Sydney water supply, rainfall history and seawater desalination issues

Falling dam levels in recent years are ringing alarm bells in Sydney about future water supplies.   This website by Warwick Hughes email inward at sign  will attempt to present objective data describing the history of all the factors involved in understanding how Sydney has arrived at this position.
To quickly sum up;
For comments on CSIRO has claims that since 1950 NSW rainfall has been declining at 14.3mm per year.
Click on  graphs for full screen versions
Dam levels
Graphic of dam levels in Megalitres from Jan 98,  Sydney Catchment Authority web site  A short history of Sydney's water supply can be read at and it is obvious that droughts and  periods of cyclic low rainfall have driven water policy in NSW for over 150 years.   In view of the obvious realities of our rainfall history you would think water managers would learn to plan future water supplies in periods of elevated rainfall.

Andrew Mitchell's site packed with graphics and stats on Sydney water supply and dams.
The media runs too many gloom and doom stories with green prophets invoking greenhouse :"climate change" and linking this to :talking of permanent dryer times ahead.  Since 2002 there has been a general media beating up of drought stories with the 2002 event  exaggerated as something unprecedented when it was just another cyclic El Nino drought.  Run of the mill storm events are also beaten up as exceptional.   The Cataract Dam 1904-2004 rainfall history shows 2002 and recent times to be nothing exceptional.  The blue trend is a 5 year rolling average.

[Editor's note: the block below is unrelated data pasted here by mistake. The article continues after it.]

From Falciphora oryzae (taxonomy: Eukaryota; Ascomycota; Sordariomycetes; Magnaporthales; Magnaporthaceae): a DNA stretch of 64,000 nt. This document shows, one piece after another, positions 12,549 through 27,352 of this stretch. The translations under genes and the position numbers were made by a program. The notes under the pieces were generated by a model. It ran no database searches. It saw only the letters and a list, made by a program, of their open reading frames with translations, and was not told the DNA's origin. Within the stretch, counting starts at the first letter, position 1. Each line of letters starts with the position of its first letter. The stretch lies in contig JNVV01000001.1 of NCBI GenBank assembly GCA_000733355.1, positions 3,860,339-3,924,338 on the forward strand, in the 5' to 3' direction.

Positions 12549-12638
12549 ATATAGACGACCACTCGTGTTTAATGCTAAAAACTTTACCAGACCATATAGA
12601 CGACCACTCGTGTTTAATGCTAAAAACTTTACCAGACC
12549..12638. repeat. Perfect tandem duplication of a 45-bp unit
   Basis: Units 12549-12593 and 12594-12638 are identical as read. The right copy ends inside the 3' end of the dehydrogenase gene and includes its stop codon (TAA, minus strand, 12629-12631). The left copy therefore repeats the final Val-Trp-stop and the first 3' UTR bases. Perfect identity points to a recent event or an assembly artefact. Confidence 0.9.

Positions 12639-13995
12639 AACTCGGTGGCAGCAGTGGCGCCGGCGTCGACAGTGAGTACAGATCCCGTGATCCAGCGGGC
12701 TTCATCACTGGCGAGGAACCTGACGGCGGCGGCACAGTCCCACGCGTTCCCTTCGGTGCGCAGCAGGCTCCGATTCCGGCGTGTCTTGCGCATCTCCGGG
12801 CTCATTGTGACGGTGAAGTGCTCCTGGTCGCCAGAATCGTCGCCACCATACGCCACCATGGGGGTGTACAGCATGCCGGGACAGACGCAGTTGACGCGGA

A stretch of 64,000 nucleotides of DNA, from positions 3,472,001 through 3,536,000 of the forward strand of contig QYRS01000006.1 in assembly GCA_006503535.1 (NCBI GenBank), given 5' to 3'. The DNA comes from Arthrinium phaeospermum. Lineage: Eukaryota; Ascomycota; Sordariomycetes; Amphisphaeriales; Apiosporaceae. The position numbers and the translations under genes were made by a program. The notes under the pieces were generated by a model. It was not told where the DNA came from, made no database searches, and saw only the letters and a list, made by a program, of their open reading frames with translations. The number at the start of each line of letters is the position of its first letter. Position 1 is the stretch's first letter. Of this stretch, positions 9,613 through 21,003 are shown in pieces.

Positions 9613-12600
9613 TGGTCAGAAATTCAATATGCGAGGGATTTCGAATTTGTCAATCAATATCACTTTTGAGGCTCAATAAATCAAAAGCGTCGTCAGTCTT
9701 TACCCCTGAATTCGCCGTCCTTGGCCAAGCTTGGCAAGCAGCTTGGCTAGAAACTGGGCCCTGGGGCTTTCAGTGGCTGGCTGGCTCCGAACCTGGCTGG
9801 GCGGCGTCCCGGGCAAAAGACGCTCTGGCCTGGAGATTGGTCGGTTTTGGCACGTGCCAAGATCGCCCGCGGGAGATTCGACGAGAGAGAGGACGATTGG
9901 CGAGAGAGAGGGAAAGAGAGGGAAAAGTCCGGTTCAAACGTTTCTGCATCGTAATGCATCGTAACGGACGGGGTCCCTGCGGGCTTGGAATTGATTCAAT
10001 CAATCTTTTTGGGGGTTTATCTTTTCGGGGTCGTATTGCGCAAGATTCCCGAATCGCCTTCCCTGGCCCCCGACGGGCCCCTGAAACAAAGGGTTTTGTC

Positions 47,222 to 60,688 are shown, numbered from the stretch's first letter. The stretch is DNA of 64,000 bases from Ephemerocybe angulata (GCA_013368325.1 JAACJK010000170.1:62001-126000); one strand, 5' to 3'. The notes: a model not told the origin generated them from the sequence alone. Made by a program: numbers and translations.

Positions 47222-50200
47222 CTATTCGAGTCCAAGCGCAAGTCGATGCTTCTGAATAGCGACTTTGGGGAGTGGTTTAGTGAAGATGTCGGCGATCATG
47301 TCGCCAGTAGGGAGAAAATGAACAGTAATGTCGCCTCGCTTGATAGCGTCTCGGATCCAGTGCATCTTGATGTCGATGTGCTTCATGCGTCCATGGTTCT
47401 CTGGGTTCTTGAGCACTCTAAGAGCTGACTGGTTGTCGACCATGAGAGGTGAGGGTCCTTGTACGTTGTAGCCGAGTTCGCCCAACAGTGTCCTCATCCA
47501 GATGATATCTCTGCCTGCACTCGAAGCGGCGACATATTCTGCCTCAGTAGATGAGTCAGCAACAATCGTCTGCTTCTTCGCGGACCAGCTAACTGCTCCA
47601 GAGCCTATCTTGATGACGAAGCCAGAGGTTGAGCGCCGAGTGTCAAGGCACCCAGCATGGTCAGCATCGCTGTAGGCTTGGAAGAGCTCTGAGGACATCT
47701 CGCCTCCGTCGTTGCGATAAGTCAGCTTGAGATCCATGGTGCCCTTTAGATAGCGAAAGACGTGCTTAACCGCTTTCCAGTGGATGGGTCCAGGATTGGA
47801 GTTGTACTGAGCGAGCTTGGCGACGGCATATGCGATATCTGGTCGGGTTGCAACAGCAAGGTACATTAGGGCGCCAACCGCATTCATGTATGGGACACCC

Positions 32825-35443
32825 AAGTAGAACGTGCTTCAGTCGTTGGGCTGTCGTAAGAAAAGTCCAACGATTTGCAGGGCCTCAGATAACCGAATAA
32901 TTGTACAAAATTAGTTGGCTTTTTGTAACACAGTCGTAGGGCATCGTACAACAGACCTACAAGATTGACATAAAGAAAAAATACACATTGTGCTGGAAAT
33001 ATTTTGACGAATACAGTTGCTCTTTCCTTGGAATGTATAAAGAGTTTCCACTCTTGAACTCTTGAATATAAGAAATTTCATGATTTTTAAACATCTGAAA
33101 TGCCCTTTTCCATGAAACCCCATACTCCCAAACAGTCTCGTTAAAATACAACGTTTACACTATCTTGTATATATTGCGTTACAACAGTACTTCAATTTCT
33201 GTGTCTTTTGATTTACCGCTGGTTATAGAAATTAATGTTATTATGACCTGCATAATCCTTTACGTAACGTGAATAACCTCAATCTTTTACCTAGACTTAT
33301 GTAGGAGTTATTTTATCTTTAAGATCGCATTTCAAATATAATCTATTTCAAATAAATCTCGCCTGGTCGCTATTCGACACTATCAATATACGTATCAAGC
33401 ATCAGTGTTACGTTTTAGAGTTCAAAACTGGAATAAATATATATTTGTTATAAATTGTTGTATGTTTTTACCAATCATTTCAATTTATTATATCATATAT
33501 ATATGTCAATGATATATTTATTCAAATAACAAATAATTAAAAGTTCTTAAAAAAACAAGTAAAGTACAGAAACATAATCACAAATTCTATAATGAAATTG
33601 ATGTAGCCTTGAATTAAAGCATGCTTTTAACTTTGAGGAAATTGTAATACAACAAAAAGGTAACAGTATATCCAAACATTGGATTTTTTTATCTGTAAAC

Cataract dam monthly rain 1904-2004
The points I am making contrary to the general media hype is that Sydney catchment rainfall is no lower than several previous periods eg around circa 1994, 1979-84, 1934-42, 1904-1910.
 The well quoted Tim Flannery (of "Perth will die" fame) is even referring to normal high rainfall events as "freak", to bolster his vision of ongoing drought.
See Sydney rainfall page for more graphics. Policymakers must be very careful to separate fact from fiction in all this media frenzy or NSW taxpayers will be saddled with multi-$Billion desalination plants costs forever.  More rainfall data will be posted as it comes to hand

An example of recent media articles touching on Sydney water issues is Paul Sheehan's 24 April 2005 SMH at;

CSIRO greenhouse climate model predictions of hotter/dryer times ahead are quoted to denigrate future dam options as though these models have a track record of success.
In fact the best BoM models have a very poor  track record modelling rainfall and temperature only 90 DAYS ahead.
The water managers should have planned long ago for periods as dry as the present.
Water supplied post 1950
Demand and population have steadily expanded to outstrip supply, put together with a cyclic low rain period,   presto the falling and stubbornly low dam levels.
This graphic is from a NSW Parliamenty Briefing Paper No 4/2004, "The Future of Water Supply" by Stewart Smith and presents annual water supply in gigalitres (GL) (see units Table at page bottom. Stewart Smith's paper can be found at

To what extent has increased areas of National Parks alienated new dam resources near Sydney ?